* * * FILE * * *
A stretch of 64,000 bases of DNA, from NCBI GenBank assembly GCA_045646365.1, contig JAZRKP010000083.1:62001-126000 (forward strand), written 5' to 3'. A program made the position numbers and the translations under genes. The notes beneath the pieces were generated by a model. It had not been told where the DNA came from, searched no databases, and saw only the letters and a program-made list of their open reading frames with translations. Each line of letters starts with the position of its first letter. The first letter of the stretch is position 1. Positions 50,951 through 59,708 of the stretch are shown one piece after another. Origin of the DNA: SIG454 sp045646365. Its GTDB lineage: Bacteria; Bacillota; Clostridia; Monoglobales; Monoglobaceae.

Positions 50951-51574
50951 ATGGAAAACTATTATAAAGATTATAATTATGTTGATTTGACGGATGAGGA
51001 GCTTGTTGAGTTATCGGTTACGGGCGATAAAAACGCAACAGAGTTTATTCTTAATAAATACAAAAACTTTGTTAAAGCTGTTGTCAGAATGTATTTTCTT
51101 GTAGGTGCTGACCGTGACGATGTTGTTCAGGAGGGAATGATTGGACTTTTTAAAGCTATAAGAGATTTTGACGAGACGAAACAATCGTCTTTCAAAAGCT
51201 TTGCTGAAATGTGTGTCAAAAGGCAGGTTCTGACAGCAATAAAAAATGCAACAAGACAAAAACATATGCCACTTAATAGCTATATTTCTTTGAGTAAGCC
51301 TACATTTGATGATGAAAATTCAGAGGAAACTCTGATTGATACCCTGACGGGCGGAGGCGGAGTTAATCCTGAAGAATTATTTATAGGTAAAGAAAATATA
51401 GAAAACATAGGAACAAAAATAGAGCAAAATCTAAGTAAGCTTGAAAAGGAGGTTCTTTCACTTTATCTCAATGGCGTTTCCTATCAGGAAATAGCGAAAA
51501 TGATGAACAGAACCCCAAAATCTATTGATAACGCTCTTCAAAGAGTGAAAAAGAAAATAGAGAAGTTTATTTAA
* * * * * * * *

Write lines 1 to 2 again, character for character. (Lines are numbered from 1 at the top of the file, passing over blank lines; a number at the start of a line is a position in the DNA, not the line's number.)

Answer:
A stretch of 64,000 bases of DNA, from NCBI GenBank assembly GCA_045646365.1, contig JAZRKP010000083.1:62001-126000 (forward strand), written 5' to 3'. A program made the position numbers and the translations under genes. The notes beneath the pieces were generated by a model. It had not been told where the DNA came from, searched no databases, and saw only the letters and a program-made list of their open reading frames with translations. Each line of letters starts with the position of its first letter. The first letter of the stretch is position 1. Positions 50,951 through 59,708 of the stretch are shown one piece after another. Origin of the DNA: SIG454 sp045646365. Its GTDB lineage: Bacteria; Bacillota; Clostridia; Monoglobales; Monoglobaceae.

Positions 50951-51574